This Sunday morning, we get up even earlier to make that drive again to the tournament, for a quarter-final game, and should we play to our strengths, we'll play again and again in the semi-finals and finals, too.

It's been effing hot this weekend in Toronto... and we're just 20 minutes north of Toronto for the ball games.

It was 27C on Saturday, with humidity taking it into the 30s... and guess what... Sunday is supposed to be 31C, plus humidity.

We wear polyester uniforms. Coaches, too.

But you know what... not a stitch of complaint from anyone. Probably because we've been winning, and hopefully both trends will continue on Sunday.

So... that's how I'm spending Father's Day on Sunday... with my son, playing a game or three.

And winning it all sure beats a tie.

To all you dad's out there... Happy Father's Day. Go and spend some time with your kid(s), because that's really what it's all about.

You sure as hell don't need socks to have a fun day with your kid(s).

Andrew Joseph

Saturday, June 16, 2018

Otaku Won't Date Other Otaku Who Don't Like The Same Anime

Otaku is the Japanese term for geek… in a good way.. whereby Otaku are heavily into anime (animation) or manga (comic books)… and in some cases having a love of one anime/manga brand means hating other brands.

Japan, as you might suspect, is actually pretty damn otaku itself, though I am sure it would be loathe to admit it… how else to explain that Numazu (沼津市, Numazu-shi), a city located in eastern Shizuoka Prefecture just last week decided it would remove all of the “Love Live! Sunshine!!” character man hold covers in the city after a vandalism spree.

Seriously… the city has manhole covers decorated with characters from an animated cartoon series?

Like, WTF?

And people are stealing the manhole covers because they want more souvenirs of heir favorite animated television program?

Look… if the crime was actually committed by teenagers, people around the world might understand… but it’s Japan… the odds are equally good that the crime was committed by an adult.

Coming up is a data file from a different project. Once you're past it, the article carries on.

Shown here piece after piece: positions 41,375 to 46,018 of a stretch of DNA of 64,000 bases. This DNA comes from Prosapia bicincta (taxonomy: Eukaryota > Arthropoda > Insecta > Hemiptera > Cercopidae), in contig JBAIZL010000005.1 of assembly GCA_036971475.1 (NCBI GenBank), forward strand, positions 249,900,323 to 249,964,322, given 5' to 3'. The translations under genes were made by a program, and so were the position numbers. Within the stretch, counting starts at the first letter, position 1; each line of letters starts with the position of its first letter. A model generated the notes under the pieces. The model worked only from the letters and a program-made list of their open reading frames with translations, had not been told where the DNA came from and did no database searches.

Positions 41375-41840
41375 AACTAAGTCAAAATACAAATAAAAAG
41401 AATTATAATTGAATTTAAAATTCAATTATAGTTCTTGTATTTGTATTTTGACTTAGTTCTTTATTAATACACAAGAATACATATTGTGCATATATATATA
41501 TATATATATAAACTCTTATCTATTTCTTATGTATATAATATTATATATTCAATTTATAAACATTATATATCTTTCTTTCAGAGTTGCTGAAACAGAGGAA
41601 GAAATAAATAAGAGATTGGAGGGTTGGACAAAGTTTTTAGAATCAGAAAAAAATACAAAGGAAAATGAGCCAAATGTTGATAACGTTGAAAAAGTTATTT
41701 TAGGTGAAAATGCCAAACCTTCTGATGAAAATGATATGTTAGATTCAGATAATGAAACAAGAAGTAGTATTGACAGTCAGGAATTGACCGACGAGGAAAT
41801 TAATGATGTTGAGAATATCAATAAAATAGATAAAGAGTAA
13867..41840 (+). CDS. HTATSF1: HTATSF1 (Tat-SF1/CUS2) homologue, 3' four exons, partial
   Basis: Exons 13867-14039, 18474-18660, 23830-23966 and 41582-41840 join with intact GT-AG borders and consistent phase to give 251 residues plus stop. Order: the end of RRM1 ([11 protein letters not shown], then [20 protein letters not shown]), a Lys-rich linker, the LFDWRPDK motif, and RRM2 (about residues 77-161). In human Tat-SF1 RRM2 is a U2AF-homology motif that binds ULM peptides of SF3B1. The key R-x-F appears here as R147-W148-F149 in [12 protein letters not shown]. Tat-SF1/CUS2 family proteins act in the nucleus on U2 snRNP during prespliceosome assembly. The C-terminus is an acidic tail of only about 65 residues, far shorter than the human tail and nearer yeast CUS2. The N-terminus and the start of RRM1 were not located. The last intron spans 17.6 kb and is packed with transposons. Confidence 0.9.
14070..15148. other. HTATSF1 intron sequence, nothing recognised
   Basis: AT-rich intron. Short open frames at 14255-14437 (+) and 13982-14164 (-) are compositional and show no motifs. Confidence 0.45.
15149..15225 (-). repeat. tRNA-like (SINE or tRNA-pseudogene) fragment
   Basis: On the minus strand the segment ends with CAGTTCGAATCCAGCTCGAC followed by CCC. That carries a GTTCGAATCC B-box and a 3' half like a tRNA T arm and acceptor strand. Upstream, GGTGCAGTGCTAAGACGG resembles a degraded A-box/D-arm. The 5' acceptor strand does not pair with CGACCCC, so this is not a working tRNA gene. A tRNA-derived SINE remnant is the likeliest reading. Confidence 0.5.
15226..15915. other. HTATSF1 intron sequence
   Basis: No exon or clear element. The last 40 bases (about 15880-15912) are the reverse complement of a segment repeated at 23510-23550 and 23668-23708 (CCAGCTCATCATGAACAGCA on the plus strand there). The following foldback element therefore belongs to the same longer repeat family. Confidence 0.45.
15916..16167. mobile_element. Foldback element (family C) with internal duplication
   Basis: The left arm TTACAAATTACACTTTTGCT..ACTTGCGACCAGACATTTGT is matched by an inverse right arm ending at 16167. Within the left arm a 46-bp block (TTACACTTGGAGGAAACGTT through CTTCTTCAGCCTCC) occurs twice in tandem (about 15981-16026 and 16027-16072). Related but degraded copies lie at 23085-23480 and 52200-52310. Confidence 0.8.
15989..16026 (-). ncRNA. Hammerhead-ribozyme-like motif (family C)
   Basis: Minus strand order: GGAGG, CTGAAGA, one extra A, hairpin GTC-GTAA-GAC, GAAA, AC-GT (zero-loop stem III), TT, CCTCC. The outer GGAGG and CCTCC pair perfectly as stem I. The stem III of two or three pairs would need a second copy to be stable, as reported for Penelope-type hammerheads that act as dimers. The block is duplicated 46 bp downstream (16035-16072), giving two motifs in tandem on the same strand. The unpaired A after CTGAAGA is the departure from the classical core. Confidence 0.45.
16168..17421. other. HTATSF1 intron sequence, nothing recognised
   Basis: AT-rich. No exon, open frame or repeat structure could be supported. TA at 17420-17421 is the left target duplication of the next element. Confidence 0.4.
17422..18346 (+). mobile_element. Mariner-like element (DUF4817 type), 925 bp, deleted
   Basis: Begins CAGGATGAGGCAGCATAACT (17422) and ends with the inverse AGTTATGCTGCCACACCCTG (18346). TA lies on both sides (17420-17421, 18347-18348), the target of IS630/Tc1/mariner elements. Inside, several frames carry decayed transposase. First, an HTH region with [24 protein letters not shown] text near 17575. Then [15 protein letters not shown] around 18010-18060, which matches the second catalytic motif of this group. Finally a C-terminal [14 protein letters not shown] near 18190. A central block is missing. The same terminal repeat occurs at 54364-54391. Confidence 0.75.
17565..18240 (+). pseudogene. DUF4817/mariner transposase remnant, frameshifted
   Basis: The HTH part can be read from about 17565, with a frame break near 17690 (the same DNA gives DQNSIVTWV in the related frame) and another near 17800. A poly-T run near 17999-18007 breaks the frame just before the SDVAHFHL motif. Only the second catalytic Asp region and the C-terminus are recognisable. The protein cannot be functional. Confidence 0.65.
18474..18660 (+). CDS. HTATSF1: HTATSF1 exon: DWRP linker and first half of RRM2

Firstly… “Love Live! Sunshine!”… what’s up with Japan’s insistence in using English… and doing so in grammatically incorrect fashion, when naming its anime?

Plus… two exclamation marks? Not one, which is enough. And not three. Two. Some graphic artist in Japan decided that one was too few, three was too many, and two was just right.

I have news for you. Seeing two exclamation marks rather than one or even three, just looks wrong.

But whatever.  That’s not what this is about… but it probably should be.

It’s about a dating service for otaku. A geek dating service.

Hey… a great idea. I won’t put the idea down. Geeks gotta love, too, right?

I was a nerd… or a geek… but I didn’t have world domination plans for any ONE anime or manga. Despite having 35,000 comic books (still), I actually enjoy reading them, and while I may like some characters more than others, I’m not fanatical about them.

I don’t give a crap if Superman is stronger than the Hulk, or if Picard is cooler than Kirk (it’s Captain Kirk). I enjoy them all, and don’t have the time to waste arguing with others over such trivial matters.

I used to enjoy going to the comic book stores once a week, just to feel superior. Not only could I out geek anyone with my comic book knowledge, I could also play, coach and talk sports, teach music, play and talk video games, and yes… I have been known to talk to girls/women… even getting a date or two. Sometimes for the same evening.   

Anyhow… in Japan, there’s Tora Con, an otaku dating service started by Tora no Ana, a anime/manga specialty retailer begun in 2017.

Surely there’s enough love in an otaku heart to love their anime/manga as well as another real person… right?

As it turns out - kindda yes, and kindda no.

Otaku are capable of human love… and not just love of the self, which is not only fun but inexpensive.

No… they can go out on dates with people, have relationships, have relations, and even get married and hacve kids.

But… while the Tora Con dating service does pre-screening of its members (ha) to ensure all are true anime otaku, what it failed to screen for was if the otaku like the same anime.

Apparently there’s a real deal-breaker going on within the site as otaku will not date other otaku who do not like the same anime they do.

It’s especially pronounced amongst lovers of the Japanese anime “Love Live! Sunshine!”… who are actually calling themselves “Love Lifers”.

If you don’t like “Love Live! Sunshine!”, you aren’t getting a date with a Love Lifer.

Now… to the rest of the world, this sounds like pure Japanese WTF material.

But I can assure you it is not.

Would a Boston Red Sox Fan want to date a New York Yankees fan? Hell no. It’s been done, but it makes the news.

Would a Liverpool Reds fan want to date a Manchester (whatever) fan. Hell no. Murders have been committed for less.

It’s like trying to decide if you should raise your child Catholic or Protestant in Northern Ireland in the 1970s.

I, myself, was tired of the bar scene. No one looked at me. All the women would drool over the three hot guys (they were gay… they had to be), while every guy eye humped the three hot supermodel women (probably escorts - how much?).

I went on a telephone dating service… the Internet was around, but Internet dating was still a few years from starting up.